- As we utilise our kitchens more during lockdown, the risk for food poisoning increases
- Hand hygiene isn’t only vital to protect us against Covid-19, but is also effective against foodborne illnesses
- Proper planning, food storage and kitchen hygiene will lower your risk of food poisoning
If you are buying more fresh produce at a time to minimise your trips to the shops during Covid-19, you might find yourself throwing more food away than usual, or find it challenging to store it.
You might also be preparing more homemade meals than usual, and storing more leftovers to eat at home if you are still working from home.
1. Plan and prepare
Avoid food wastage by planning your meals ahead and shopping accordingly. This will not only save you unnecessary trips to the supermarket during the Covid-19 pandemic, but it will also help prevent food from going to waste.
2. Store your food properly
Unpack your groceries as soon as you arrive home. Food bacteria such as salmonella grow optimally between temperatures of 5°C and 60°C. Ensure that high-risk foods such as raw chicken is placed in the fridge or freezer as soon as possible.
Ensure that raw meats are always kept below vegetables or other products in the fridge to avoid dripping and cross-contamination. While tinned foods are safe pantry staples for many households and can be kept in the cupboard for long periods, they need to be properly stored in airtight containers in the fridge as soon as you open the can.
3. Wash your hands thoroughly before and after preparing food
Good hand hygiene isn’t only vital for avoiding Covid-19 infection, but will also safeguard you against bacteria in the kitchen. Wash your hands with soap and warm water and dry them properly before handling raw vegetables and meat, especially after unpacking groceries, touching the rubbish bin or touching your animals.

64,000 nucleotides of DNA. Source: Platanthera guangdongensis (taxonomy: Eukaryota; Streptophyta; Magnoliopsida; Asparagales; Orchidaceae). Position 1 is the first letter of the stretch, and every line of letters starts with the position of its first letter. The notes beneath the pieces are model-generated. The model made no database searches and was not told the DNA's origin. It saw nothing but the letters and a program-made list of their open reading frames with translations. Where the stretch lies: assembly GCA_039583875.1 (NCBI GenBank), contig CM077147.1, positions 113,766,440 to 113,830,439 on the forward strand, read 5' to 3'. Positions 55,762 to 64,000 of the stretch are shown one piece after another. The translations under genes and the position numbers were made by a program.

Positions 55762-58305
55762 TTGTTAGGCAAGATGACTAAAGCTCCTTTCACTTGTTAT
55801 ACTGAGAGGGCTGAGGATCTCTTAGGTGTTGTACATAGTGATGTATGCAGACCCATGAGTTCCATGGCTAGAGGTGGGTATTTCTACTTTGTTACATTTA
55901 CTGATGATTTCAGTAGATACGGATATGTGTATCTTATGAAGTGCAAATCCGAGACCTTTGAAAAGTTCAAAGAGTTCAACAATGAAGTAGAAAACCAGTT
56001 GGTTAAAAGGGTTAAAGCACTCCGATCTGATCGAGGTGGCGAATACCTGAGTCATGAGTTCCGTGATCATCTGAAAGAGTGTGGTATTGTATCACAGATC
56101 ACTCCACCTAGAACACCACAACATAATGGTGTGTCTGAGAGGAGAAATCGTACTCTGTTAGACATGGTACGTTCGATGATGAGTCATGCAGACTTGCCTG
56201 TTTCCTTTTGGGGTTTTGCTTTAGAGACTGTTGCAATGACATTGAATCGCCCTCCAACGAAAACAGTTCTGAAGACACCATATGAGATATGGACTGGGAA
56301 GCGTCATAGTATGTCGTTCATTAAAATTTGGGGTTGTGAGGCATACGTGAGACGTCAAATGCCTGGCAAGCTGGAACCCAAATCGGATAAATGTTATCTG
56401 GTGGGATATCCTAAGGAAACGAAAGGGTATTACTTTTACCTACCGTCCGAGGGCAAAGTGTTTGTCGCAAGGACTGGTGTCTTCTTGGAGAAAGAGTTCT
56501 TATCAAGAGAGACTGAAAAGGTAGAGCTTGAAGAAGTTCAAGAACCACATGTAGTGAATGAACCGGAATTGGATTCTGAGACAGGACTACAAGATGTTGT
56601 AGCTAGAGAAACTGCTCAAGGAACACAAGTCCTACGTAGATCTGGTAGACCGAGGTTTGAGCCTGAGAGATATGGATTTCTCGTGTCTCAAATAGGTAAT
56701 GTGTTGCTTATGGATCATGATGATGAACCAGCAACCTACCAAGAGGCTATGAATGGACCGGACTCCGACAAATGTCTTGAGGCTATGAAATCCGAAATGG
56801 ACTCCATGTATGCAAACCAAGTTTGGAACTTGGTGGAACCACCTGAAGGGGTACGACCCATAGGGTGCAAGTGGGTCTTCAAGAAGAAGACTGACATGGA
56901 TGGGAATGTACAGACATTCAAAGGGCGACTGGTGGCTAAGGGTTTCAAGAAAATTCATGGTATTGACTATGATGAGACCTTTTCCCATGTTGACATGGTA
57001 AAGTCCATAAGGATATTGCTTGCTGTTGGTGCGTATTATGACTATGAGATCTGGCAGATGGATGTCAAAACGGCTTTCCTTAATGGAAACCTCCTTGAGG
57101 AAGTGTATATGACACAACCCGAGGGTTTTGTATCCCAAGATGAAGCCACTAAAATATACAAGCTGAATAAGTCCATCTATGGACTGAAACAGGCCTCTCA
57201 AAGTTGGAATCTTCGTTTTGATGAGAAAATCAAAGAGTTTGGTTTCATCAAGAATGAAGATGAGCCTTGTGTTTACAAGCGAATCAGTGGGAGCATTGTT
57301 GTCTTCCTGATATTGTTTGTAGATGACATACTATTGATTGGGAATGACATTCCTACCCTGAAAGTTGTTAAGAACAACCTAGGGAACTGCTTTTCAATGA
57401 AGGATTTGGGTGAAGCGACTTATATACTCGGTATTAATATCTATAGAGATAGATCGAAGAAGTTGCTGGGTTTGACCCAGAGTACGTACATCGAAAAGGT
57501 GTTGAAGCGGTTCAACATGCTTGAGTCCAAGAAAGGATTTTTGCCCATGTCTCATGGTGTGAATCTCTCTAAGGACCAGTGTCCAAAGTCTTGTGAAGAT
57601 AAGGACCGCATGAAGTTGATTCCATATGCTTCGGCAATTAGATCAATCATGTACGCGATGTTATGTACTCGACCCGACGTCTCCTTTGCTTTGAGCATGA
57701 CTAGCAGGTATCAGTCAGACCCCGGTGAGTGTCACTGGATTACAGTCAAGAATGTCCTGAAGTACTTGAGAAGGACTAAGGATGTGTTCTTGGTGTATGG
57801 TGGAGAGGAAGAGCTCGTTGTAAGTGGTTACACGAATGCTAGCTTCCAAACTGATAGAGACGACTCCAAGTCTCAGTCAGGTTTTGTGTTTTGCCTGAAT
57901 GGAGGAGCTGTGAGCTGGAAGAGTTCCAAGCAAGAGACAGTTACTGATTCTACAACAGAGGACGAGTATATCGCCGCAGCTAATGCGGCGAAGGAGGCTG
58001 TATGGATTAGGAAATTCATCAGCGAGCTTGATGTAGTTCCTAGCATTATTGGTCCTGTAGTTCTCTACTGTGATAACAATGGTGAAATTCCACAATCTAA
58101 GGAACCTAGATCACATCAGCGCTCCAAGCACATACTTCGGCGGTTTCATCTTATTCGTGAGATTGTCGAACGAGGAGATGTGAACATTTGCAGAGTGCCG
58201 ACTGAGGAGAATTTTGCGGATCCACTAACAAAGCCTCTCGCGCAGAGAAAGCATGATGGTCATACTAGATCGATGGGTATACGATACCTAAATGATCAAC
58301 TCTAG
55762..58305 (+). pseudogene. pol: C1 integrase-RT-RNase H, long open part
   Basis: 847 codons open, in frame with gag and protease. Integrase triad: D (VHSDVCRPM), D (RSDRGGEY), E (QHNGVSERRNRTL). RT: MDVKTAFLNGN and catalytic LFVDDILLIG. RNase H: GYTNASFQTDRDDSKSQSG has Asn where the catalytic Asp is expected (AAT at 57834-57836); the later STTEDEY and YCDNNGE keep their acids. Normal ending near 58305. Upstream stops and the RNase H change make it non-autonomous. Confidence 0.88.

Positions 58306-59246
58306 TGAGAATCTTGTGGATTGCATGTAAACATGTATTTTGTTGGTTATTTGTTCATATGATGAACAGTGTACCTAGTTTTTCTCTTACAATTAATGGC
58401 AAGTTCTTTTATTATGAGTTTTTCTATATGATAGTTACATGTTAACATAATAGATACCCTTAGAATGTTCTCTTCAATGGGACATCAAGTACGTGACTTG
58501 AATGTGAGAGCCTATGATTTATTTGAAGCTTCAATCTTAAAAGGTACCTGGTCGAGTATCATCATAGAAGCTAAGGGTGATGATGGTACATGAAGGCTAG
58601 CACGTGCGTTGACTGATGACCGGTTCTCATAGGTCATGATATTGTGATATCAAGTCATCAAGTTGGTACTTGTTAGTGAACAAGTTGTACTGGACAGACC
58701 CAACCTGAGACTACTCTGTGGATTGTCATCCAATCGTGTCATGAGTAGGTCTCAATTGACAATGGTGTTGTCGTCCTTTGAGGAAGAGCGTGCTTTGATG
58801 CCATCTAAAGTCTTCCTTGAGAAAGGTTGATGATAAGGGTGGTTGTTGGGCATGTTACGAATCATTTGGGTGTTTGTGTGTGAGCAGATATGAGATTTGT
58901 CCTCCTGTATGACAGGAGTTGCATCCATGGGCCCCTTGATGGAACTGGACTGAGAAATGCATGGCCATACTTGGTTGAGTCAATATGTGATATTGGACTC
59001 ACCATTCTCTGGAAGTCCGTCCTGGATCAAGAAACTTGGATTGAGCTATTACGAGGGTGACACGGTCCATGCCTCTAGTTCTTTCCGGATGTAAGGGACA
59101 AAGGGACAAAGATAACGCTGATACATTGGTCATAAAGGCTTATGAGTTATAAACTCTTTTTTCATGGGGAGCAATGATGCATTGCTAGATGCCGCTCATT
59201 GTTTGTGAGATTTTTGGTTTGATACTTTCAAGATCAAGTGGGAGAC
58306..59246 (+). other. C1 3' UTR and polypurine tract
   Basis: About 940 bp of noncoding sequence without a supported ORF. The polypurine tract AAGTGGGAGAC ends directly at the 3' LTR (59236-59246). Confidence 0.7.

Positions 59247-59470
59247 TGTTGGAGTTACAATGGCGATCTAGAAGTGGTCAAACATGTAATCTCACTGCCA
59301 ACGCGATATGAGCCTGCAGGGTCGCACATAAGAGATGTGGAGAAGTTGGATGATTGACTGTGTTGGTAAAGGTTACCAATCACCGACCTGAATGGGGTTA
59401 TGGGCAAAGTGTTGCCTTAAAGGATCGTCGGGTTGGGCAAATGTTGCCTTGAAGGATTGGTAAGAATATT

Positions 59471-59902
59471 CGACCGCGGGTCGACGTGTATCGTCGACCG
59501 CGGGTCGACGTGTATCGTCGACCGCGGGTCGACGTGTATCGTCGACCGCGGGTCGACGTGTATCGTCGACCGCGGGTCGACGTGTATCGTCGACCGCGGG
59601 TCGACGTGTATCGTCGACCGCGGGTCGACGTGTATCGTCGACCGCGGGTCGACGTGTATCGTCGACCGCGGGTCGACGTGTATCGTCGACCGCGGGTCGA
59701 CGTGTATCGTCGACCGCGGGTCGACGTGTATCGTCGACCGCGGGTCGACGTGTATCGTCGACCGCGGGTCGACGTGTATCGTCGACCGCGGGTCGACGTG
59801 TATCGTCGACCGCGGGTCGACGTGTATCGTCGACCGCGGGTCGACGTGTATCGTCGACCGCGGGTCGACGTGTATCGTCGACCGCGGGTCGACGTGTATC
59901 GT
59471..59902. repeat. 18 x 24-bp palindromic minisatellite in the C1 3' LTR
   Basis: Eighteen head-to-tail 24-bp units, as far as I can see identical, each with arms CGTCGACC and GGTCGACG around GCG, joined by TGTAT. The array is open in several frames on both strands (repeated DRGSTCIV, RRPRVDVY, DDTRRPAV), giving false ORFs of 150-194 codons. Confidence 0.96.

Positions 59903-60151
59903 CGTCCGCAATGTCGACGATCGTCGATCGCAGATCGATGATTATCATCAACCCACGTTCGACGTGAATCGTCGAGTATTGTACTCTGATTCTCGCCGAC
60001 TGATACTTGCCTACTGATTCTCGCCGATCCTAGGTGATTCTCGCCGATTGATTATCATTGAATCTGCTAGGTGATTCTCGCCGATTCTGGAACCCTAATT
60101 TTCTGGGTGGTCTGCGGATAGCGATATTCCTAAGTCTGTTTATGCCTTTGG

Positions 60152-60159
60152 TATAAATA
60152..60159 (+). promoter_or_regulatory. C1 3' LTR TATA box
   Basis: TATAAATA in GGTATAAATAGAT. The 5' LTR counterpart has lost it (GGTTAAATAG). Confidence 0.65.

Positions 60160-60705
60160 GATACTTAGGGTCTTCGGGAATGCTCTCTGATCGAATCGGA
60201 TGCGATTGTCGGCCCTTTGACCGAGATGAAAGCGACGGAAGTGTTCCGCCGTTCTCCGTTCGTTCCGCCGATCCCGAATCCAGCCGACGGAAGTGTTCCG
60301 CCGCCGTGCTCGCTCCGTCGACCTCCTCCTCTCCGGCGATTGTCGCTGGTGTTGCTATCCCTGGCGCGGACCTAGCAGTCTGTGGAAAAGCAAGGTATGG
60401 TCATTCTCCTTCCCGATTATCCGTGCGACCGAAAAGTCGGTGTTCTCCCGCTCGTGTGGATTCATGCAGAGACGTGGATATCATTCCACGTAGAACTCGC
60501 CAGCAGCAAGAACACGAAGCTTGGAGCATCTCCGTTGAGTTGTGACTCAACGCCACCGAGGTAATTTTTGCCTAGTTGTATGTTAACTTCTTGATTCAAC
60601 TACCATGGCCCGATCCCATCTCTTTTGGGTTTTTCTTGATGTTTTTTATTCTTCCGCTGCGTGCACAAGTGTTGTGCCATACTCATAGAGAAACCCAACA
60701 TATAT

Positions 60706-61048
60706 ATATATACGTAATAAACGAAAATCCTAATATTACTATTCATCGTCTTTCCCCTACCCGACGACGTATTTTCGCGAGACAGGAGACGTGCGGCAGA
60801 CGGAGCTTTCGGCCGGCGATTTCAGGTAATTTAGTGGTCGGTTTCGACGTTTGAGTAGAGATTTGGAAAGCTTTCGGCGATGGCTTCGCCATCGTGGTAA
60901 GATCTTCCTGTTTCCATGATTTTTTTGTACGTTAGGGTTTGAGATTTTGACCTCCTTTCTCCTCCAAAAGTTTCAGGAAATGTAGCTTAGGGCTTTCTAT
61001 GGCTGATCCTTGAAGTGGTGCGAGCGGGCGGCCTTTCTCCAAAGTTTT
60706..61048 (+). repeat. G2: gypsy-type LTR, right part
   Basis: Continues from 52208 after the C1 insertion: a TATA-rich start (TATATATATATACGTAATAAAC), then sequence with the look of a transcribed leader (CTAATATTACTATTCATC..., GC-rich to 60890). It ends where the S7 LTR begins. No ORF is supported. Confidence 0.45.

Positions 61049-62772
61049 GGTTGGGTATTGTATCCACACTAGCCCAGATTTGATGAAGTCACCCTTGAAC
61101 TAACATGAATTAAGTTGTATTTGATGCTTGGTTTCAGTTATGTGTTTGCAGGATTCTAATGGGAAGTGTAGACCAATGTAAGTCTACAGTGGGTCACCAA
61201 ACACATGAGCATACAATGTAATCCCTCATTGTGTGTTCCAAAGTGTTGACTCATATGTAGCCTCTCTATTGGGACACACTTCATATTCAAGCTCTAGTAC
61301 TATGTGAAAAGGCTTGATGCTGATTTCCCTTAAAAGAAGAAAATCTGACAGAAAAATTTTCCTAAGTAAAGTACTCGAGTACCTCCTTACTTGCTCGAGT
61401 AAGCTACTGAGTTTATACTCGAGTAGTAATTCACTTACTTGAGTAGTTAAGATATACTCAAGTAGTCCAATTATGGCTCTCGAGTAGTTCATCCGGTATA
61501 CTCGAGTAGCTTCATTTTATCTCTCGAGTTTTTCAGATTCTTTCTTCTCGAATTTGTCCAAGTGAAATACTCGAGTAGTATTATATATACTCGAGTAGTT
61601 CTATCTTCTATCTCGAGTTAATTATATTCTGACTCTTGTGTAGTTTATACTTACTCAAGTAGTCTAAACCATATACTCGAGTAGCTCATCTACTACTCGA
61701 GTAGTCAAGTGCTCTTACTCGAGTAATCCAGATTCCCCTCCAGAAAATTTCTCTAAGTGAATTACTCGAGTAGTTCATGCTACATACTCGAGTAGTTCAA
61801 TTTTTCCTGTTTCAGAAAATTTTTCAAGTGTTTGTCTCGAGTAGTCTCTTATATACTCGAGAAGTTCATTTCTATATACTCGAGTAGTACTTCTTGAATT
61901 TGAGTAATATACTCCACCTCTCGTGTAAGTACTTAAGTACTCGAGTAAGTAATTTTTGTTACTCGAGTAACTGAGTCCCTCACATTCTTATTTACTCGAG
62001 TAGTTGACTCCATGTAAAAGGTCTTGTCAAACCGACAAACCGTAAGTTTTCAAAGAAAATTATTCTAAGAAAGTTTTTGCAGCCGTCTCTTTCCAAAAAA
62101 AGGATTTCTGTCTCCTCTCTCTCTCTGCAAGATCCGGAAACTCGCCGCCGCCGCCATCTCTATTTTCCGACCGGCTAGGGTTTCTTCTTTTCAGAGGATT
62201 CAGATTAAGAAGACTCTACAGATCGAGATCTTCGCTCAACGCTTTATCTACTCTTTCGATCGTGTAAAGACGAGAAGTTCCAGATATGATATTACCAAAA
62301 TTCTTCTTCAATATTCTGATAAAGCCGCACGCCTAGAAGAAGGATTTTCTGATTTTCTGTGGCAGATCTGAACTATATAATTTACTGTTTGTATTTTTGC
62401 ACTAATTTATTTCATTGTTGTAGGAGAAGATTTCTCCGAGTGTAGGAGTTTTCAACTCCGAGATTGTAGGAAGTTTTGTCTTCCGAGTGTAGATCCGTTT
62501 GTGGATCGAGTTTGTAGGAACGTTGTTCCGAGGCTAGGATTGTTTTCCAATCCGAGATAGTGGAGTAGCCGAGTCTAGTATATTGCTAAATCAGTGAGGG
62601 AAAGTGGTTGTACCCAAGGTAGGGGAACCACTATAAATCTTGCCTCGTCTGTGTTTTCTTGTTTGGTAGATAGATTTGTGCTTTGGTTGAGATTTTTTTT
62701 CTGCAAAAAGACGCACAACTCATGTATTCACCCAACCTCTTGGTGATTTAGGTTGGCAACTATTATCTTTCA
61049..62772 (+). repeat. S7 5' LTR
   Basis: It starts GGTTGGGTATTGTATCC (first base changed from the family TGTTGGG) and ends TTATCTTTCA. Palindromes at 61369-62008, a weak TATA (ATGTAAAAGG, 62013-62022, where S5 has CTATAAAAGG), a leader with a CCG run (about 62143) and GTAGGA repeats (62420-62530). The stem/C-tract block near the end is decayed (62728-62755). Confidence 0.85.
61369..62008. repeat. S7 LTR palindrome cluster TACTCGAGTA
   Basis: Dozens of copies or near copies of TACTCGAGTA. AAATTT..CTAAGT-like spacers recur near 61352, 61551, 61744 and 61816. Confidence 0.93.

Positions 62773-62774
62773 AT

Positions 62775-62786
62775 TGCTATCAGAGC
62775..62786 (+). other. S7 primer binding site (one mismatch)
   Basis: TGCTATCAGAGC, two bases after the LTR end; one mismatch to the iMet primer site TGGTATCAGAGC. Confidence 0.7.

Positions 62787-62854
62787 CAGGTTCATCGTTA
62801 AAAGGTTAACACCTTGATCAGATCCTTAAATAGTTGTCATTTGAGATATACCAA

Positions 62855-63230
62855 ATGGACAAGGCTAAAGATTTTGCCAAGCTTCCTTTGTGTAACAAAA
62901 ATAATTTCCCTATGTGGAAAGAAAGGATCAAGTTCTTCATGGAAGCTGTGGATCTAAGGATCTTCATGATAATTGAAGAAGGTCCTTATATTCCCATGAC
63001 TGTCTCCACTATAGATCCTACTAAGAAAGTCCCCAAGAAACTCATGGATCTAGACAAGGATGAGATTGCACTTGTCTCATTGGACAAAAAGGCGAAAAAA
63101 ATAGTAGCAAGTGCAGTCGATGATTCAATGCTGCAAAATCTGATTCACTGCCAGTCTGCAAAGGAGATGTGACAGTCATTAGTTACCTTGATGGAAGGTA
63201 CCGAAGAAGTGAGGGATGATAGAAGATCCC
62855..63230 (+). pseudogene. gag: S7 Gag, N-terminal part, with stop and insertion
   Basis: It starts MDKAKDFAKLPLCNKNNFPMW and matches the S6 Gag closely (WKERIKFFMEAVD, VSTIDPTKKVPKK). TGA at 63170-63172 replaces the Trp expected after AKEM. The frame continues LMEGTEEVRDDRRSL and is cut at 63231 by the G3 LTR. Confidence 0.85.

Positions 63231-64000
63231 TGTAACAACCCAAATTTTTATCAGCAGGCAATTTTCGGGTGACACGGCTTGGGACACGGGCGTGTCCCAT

This will avoid raw food being contaminated with potentially harmful bacteria such as E.coli, salmonella and other bacteria. Also, wash your hands after handling raw chicken and before touching other surfaces in the kitchen.
4. Don’t be lazy with leftovers
We tend to think that we're safe from food poisoning when food has been cooked, but this is not always the case. When you are batch-cooking dishes such as soups and casseroles and there are leftovers, ensure that they're cooled properly before placing in the refrigerator. When food is still boiling hot, the rapid drop in temperature can increase the risk of salmonella.
But don’t leave it out for too long, as bacteria can start to multiply at room temperature. Place cooked leftovers in shallow, smaller containers and let the steam escape before covering them.
5. Keep your kitchen squeaky-clean
Wipe all surfaces down with hot soapy water before and after preparing food. Use two chopping boards – one for raw meats and one for fruits and vegetables to avoid cross-contamination. Wash all dishcloths and kitchen towels regularly and let them air dry properly before using, as a damp kitchen cloth or dirty kitchen towel can be a hot spot for bacteria.
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